“It is naturally occurring in our bodies and skin, but with age and the damaging effects of pollutants and sun, our production declines as we get older,” says Fernandez. “Using products that will deliver hyaluronic acid to the skin will help skin have the ability to attract and contain more hydration.”

(Check out The Ordinary’s best anti-aging products.)

Drops Of Transparent Liquid Near PipetteAnna Efetova/Getty Images

How effective is hyaluronic acid?

If you’ve spent any time scanning the shelves of your local beauty emporium, you might have noticed the term hyaluronic acid turning up over and over again. It’s available as serums. It’s added to moisturizers. It’s even showing up in cleansers and masks.

Not only is it popular, but it’s pretty darn effective.

“For some, the result can be nearly immediate because when hyaluronic acid sits on the surface, it draws moisture in to provide an instant boost,” says Dr. Garshick.

Why does it work so well? Chalk it up to hyaluronic acid’s water-retaining ability.

“It’s that ‘1,000 times its weight in water’ ability that truly makes hyaluronic acid such a powerhouse,” says Dr. Waples. “It literally pulls water into your skin and holds it there, as opposed to lipid-based moisturizers, which try to ‘seal’ the outside of the skin to prevent water from evaporating away.”

What are hyaluronic acid injectables?

You can add hyaluronic acid to your skin to boost hydration, but there’s another way to get the ingredient: you can inject it into the skin.

Dermal fillers like Juvederm and Restylane, which are used to plump lips and smooth lines, are made from hyaluronic acid. “That is why, when properly done, they look so natural,” Dr. Waples says.

Of course, these aren’t DIY treatments like a serum you pick up at the pharmacy. They’re in-office procedures.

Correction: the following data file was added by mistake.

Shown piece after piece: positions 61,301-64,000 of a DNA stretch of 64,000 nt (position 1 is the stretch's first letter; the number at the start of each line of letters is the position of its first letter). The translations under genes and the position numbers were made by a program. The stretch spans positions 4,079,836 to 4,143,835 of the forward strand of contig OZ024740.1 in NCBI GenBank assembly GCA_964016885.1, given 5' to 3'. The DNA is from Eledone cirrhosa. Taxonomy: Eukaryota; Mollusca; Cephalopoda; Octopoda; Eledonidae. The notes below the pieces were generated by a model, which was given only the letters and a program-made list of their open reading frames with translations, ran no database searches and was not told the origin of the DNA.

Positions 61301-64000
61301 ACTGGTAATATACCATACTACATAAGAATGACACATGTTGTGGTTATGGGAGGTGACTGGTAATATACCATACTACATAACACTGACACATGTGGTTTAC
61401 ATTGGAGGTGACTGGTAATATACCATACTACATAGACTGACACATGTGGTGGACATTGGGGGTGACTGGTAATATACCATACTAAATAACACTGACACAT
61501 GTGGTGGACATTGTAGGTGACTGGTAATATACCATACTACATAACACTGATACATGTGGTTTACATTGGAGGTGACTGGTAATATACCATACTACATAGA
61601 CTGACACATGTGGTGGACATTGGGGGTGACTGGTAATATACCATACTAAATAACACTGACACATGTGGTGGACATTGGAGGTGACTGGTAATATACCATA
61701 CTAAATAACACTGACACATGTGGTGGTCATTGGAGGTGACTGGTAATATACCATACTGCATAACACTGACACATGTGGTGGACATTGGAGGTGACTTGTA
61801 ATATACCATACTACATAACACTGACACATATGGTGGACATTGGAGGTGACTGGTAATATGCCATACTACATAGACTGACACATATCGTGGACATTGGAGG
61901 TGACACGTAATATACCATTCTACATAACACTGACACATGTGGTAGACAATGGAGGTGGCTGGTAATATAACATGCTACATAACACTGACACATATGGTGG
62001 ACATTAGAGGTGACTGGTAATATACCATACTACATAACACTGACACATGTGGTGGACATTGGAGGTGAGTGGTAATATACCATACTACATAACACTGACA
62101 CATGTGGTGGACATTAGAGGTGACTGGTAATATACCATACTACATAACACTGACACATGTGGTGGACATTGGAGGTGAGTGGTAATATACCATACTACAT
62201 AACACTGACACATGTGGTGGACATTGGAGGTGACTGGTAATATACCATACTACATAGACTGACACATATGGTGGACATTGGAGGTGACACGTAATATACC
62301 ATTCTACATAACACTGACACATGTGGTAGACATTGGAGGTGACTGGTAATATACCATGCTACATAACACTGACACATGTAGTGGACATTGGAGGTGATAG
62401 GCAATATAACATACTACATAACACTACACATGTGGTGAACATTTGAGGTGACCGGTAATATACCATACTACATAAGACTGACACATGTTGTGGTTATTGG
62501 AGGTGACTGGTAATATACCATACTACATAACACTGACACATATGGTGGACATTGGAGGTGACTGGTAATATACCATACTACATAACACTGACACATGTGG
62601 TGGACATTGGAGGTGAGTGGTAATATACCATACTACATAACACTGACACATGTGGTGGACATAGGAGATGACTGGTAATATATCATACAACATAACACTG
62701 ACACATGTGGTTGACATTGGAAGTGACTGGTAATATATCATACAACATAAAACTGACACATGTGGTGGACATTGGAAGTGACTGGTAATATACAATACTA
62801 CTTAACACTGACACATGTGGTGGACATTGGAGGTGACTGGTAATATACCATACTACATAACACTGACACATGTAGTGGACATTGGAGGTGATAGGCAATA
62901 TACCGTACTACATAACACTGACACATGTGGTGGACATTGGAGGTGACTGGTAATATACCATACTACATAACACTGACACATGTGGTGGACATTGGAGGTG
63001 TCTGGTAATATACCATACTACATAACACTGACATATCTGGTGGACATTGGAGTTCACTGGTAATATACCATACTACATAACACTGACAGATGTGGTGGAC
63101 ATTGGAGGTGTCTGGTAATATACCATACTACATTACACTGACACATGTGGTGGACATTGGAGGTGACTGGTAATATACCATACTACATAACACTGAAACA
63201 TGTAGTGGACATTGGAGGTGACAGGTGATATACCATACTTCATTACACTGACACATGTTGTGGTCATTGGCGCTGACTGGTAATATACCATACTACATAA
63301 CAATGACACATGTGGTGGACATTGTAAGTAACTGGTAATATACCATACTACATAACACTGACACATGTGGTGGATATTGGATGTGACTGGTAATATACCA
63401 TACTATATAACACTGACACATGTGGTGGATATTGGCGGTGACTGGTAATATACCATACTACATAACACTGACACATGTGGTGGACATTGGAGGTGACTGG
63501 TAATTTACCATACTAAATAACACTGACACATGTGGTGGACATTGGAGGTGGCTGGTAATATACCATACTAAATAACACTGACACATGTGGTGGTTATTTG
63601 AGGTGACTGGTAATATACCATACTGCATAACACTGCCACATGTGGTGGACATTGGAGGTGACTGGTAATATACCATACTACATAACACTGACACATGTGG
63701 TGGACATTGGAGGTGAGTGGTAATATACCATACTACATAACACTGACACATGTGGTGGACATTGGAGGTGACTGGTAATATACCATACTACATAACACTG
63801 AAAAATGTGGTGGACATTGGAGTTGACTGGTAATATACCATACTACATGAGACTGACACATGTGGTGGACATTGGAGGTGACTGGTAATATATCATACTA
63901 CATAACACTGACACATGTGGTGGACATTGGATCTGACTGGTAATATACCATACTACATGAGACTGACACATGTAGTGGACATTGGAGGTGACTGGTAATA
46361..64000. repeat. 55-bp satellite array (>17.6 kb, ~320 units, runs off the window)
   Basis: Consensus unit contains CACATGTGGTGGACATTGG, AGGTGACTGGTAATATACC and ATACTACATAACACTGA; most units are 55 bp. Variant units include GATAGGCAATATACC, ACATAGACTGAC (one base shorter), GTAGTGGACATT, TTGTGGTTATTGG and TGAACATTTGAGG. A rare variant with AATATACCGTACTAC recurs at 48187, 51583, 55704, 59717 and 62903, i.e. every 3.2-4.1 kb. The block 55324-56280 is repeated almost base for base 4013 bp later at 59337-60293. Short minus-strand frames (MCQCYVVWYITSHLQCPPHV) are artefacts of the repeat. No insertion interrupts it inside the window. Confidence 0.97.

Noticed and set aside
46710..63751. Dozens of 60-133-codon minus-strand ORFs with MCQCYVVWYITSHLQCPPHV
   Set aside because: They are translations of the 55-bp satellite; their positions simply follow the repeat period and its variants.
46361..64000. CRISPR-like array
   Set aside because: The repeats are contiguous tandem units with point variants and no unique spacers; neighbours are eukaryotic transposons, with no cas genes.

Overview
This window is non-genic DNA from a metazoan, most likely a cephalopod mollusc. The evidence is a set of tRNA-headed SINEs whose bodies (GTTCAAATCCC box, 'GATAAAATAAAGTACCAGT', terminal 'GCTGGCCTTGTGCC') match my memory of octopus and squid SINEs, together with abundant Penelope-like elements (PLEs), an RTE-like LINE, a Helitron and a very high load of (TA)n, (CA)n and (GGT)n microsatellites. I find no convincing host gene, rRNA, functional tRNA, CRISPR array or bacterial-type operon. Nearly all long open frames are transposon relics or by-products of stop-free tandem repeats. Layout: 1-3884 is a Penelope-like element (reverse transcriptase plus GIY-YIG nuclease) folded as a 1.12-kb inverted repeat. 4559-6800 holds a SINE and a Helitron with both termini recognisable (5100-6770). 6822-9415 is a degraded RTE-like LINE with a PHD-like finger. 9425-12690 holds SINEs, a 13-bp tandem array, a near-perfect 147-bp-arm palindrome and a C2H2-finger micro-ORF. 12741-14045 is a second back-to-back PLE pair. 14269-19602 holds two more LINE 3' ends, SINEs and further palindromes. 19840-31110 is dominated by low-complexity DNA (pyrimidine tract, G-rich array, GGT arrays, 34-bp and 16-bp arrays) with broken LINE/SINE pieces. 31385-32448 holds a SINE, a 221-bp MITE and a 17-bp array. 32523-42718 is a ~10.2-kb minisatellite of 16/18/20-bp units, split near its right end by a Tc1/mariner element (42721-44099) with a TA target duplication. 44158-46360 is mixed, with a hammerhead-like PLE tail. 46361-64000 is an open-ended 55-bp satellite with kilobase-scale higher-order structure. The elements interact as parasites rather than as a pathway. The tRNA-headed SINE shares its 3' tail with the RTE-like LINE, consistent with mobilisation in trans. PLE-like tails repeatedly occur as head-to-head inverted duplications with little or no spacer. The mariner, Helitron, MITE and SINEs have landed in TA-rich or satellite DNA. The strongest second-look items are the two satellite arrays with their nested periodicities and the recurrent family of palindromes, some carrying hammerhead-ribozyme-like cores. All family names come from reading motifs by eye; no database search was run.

(These are the best anti-aging products at every price point.)

What are hyaluronic acid supplements?

Most people use topical hyaluronic acid—you know, the serums, creams, and lotions you rub onto your face. But you can also take it orally.

Oral supplements of hyaluronic acid promise to plump skin from the inside. While studies on the effectiveness of these supplements show promise, few have drawn a line between supplemental hylauronic acid and skin hydration. Research have, however, looked at the association between oral hyaluronic acid and knee pain.

A 2016 article in Nutrition Journal reviewing multiple hyaluronic acid trials between 2008 and 2015 observed that studies “clearly suggest hyaluronic acid is absorbed by the body.” The studies found that the supplement can help reduce knee pain.

And a study published in The Scientific World Journal found that hyaluronic acid taken orally helped improve the symptoms of knee osteoarthritis in patients younger than 70.

Kelly Bickle, MD, a dermatologist in Santa Monica, California, believes hyaluronic acid can have positive skin care results when taken as a supplement.

“Oral supplementation of hyaluronic acid is beneficial in terms of hydrating the skin, which gives an appearance of fewer wrinkles and therefore a less-aged appearance,” she says. “Studies showed uptake into the skin of the hyaluronic acid when ingested orally—not a huge amount, but significant enough to show clinically some improvement in the appearance of skin hydration.”